Moving away from Amazon

By Evangeline Jennings

For our first two years, we’ve published our books exclusively through Amazon. There are good reasons why we and other people do this and compelling arguments to say we shouldn’t.

For us, it’s been about practicality. Amazon offers us a level of quality control that no one else does and despite their faults, their publishing interfaces – Createspace and KDP – are far superior to those offered by competitors such as Barnes & Noble’s Nook Press or Smashwords, neither of whom offer full support for publishers who want to create in the EPUB format.

And, of course, the more publishing partners you use, the more time you have to spend managing your products and accounts. Which is time we should be spending writing.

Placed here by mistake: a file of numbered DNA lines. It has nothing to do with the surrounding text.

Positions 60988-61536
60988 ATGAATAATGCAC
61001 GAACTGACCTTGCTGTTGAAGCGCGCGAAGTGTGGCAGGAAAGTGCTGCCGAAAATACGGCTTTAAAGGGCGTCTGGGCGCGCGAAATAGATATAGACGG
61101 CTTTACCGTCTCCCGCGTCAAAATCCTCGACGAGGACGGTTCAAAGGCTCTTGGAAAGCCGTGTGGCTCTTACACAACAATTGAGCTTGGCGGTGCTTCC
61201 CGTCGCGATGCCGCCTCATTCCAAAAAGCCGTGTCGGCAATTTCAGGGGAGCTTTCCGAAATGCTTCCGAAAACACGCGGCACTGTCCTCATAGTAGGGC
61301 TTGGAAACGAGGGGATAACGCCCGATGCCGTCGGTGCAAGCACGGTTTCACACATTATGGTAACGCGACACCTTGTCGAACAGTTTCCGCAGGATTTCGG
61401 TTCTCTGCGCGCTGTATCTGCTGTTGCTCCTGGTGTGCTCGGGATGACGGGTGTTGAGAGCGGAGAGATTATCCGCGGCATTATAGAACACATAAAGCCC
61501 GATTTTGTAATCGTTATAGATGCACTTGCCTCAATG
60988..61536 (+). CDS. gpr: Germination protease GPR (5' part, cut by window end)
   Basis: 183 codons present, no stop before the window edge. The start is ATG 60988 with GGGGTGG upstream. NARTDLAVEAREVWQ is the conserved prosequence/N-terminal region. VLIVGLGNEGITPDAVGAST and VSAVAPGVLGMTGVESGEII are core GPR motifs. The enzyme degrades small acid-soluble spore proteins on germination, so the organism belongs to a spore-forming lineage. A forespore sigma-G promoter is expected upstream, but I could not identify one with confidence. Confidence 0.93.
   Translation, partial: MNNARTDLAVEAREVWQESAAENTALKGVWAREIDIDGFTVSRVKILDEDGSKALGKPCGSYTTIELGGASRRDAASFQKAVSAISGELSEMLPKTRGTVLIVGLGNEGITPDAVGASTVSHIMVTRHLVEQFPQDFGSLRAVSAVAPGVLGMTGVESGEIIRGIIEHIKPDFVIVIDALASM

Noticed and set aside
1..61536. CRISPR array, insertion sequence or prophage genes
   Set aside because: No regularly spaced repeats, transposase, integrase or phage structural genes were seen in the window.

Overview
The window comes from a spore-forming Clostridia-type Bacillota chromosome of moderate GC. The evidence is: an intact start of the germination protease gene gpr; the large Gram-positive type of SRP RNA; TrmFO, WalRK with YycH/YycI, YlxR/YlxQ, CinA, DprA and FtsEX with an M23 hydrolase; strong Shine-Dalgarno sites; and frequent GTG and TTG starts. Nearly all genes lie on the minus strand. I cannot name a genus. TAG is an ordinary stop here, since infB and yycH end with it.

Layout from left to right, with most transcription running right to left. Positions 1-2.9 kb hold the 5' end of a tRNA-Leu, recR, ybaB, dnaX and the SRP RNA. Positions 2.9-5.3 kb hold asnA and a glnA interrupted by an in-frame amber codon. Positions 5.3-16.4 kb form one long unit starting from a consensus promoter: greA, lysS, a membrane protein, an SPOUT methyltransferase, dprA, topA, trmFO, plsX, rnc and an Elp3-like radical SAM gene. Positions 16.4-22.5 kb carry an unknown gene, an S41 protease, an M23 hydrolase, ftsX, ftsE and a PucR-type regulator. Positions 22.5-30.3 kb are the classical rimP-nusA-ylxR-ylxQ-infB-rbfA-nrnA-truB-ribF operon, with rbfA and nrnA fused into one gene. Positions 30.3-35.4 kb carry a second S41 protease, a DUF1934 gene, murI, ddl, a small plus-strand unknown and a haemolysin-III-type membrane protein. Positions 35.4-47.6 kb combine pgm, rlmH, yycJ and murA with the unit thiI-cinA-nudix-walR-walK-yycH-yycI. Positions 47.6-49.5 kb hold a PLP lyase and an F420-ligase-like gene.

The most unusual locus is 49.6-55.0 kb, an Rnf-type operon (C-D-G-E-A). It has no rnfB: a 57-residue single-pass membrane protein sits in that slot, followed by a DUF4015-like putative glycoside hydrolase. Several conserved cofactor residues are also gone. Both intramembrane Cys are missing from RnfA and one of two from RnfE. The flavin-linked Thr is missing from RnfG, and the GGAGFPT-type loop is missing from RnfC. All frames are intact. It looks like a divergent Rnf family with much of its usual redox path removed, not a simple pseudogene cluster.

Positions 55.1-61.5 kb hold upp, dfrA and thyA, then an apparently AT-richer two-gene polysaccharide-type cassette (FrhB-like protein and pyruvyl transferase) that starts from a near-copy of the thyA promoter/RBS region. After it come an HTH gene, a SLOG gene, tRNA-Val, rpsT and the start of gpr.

However, this also has to be about principle. And we don’t believe that encouraging Amazon to become the world’s only publisher and bookshop is in the best interests of anyone except their shareholders.

So for the past month, we’ve been looking at different outlets and for reasons that are far too boring to explain here, Barnes & Noble’s Nook Press is now dead to us and we are going to give Smashwords a go. Somewhat reluctantly.

Our first Smashwords publication – and our first available in EPUB – is Gazebo, the end-of-year compilation of all twelve releases in the 2014 Pankhearst Singles Club.

We are likely to publish several more ebooks through Smashwords before we make a final decision but if we cannot get along with them, we will probably start selling EPUB versions of our books directly to readers ourselves.


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